8 08 2014

Oh, Angela! Your beautiful heart! My own heart breaks for you, but I also thank our kind Lord for giving you such deep insight and wisdom. I have no doubt you will be amazed by the ways He redeems your loss, creating beauty from ashes, increasing the fruit a hundred fold. Even though he lived for such a short time, your precious son’s life was not wasted. Ripples have been set in motion that will keep spreading all the way to eternity. You are already glorifying God in more ways than you know, dear Angela. Blessings and peace to you. And so much love.

8 08 2014

What a gift to be aware of being held! I loved seeing all these beautiful photos and hearing of the grace given to you to love these precious people. I lived among the Kazakh and Uighur for many years in Central Asia.

9 08 2014

Thank you. It was a sweet gift. And I did fall in love with these people. I’m sure you have amazing stories to tell from your time in Central Asia!

9 08 2014
Jody Collins

Jeanne, this was such a touching post to read and your words reached me deep–especially these, “There’s something desperately wonderful about knowing that, unless God keeps, we will not be kept. Unless He gives endurance, we will collapse. Unless He guides and empowers our words, they will not be truly heard.”
I muttered to myself that I may not be able to go around the world to experience this first hand, but the truth is just as strong here at home. Unless God keeps us we will not be kept.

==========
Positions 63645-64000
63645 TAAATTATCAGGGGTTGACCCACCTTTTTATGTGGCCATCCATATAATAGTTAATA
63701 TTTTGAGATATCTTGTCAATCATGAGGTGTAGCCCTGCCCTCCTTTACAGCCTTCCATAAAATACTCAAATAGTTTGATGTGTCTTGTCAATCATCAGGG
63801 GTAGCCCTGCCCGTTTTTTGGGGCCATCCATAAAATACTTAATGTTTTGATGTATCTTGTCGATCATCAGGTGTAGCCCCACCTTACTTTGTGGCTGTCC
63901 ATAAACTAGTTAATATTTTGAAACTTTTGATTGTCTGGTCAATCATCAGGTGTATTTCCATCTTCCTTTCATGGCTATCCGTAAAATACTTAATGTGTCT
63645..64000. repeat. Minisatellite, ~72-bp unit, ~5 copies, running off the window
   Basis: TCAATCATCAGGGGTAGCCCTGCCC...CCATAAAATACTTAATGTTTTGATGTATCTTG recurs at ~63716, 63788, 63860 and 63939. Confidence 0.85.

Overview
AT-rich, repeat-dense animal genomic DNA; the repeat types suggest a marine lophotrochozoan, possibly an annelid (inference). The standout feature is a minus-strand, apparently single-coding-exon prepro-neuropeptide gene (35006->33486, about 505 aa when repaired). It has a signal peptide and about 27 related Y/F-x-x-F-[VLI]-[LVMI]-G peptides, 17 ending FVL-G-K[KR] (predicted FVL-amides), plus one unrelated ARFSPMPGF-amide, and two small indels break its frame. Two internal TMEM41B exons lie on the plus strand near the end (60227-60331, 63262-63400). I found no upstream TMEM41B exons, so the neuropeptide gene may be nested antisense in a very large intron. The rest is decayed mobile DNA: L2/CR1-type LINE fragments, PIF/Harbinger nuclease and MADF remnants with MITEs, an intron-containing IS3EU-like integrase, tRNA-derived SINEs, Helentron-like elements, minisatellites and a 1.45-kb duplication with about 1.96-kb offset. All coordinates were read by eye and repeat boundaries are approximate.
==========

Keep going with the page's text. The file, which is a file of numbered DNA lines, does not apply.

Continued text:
I look forward to the rest of your stories, my brave friend.

9 08 2014

Yes! It is the truth every moment. We just don’t live in the awareness of it. May the Lord daily give us that grace.

22 08 2014
Larisa Cherepova

Well, it happened again, Jeanne! Just about every time I read your posts, I end up in tears, being reminded once again that without Him I am nothing.
I so loved your words “One of the best gifts God can give someone is to take her out of her comfort zone and drop her smack in the middle of moment-by-moment dependence on Him”. I want to see and receive those situations as a gift in my life, too.
Looking forward to hearing more from you!

30 09 2014
Robin Lawrimore Lewis

Somehow I’ve missed your posts! But I’ve found you again. I love this one, and sharing on my Facebook page. Thanks for reminding us all that it’s more than OK to live small and dependent on God. Blessings to you, Jeanne!

Your comments are a gift. Please know I read each one with gratitude.